It’s an irony of history that the 1990s, an era associated in the West with post-ethnic liberalism, was also the era of major wars along ethnic lines in the Caucasus, Yugoslavia and beyond. Politics in Armenia and Azerbaijan often took the form of honour-nationalism, bound up with competing historical accounts going back to the Russo-Persian wars or even further. Claims of contiguous cultural history were marshalled in the service of slippery concepts: ‘territorial integrity’, ‘ancestral homeland’. The idea of mutual minorities and regional integration had vanished. What was left was vicious ethnonationalist sentiment, extending far beyond governing circles, as attested in the vandalising of cemeteries. In Armenia, any moves towards a pragmatic settlement were quickly suppressed. President Ter-Petrosyan, who had at one point countenanced a deal with Azerbaijan that would have included autonomy for Nagorno-Karabakh, was forced out. The 2007 Madrid Principles, which sought a diplomatic settlement, were put aside. The movement that brought Pashinyan to the premiership in 2018 had much to be said in its favour, but it didn’t include a reappraisal of the situation in Nagorno-Karabakh. Whenever Pashinyan showed signs of considering a compromise there was a strong domestic reaction.

The ugliness of Azerbaijan’s present actions are clear enough. It didn’t allow a UN mission to enter the area until 1 October, after almost the entire population had left. The threat of military force was ostentatious and, while stingy in its actual use, the effect was ethnic cleansing. There’s little question that the Aliyev government expected, and wanted, the Karabakh Armenians to leave. As recently as May, Pashinyan was hinting that Armenia might be willing to acknowledge Nagorno-Karabakh as part of Azerbaijan in return for security guarantees for its ethnically Armenian population. An orderly negotiated settlement wasn’t beyond the realms of possibility. Still, it would be a mistake to put the whole blame for the crisis on the autocratic nature of the Aliyev regime. To cast the conflict as an episode in the eternal war between democracy and autocracy, quite apart from the obvious distortion of fact, would also be to define it as interminable.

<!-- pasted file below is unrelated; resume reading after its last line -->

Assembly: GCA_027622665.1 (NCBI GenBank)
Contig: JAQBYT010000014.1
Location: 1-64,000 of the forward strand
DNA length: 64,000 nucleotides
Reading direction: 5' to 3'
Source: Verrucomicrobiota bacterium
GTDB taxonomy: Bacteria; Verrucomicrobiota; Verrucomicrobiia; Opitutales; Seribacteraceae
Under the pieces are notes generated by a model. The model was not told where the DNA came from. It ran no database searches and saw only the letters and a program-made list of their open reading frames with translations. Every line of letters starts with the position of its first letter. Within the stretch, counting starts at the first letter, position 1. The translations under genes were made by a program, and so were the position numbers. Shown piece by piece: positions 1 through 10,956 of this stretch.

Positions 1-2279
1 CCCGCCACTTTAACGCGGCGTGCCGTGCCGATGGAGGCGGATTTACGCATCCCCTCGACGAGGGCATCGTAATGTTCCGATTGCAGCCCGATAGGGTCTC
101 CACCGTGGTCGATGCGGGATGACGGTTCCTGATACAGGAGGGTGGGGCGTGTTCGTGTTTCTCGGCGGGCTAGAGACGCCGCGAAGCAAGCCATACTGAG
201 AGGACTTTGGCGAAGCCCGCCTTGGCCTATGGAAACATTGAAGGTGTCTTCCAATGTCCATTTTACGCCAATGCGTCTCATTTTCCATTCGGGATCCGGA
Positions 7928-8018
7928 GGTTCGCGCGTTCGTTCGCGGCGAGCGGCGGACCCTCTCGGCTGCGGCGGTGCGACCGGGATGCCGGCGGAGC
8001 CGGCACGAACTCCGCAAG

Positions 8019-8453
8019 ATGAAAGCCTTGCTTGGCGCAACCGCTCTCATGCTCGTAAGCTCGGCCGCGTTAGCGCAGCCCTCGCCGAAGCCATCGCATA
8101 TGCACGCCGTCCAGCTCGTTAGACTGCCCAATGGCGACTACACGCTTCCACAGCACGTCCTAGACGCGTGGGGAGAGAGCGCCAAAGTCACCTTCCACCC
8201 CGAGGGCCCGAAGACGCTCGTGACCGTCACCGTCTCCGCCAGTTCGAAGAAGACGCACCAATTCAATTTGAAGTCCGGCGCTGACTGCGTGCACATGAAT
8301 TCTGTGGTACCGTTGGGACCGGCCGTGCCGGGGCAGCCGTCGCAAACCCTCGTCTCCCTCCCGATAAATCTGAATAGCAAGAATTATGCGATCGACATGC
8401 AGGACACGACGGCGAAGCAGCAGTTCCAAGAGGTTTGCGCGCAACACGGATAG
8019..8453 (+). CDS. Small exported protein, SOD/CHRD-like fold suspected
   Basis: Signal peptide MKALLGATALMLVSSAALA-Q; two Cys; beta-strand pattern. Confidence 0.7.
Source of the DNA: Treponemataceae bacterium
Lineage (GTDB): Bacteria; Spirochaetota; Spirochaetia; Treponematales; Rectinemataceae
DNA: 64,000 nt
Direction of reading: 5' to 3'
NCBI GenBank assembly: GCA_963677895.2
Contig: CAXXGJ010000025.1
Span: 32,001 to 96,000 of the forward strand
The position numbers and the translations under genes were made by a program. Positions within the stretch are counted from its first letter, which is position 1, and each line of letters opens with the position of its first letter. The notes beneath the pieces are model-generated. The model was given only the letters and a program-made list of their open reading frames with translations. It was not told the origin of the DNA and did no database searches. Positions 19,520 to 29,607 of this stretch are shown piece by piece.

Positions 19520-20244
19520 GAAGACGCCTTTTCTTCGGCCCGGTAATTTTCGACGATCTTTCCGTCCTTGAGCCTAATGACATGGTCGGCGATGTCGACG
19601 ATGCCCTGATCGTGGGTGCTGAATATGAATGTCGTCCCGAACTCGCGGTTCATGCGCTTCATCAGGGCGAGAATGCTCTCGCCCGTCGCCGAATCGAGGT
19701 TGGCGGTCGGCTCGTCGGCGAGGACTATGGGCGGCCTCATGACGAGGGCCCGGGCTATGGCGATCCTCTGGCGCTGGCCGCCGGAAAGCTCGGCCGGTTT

Another temptation is to make every war between minnows a symptom of a predetermined global trend: Russian decline, say, or ‘multipolarity’. That Russia’s overextension in Ukraine left little time for other matters was plain well before last month. Pashinyan’s public recognition that ‘we can’t rely on Russia any more’ came late, but it must have been acknowledged in private much earlier. For its part, Russia blamed ‘the inconsistent stance of the Armenian leadership, which flip-flopped on policy and sought Western support’. The US has been decidedly friendlier with Pashinyan than it was with his predecessors. American officials, including a US army delegation, have made a series of visits to Armenia, though it’s easy to overstate their significance. The US and Armenia held their first joint military drills – named Eagle Partner – on 11 September, but they were very limited in scale. Armenia has threatened to withdraw from the CSTO, the military alliance of six former Soviet states formed in 2002. But for now the Russian garrison at Gyumri (a short walk from the old Sev Berd tsarist fortress) is still in place.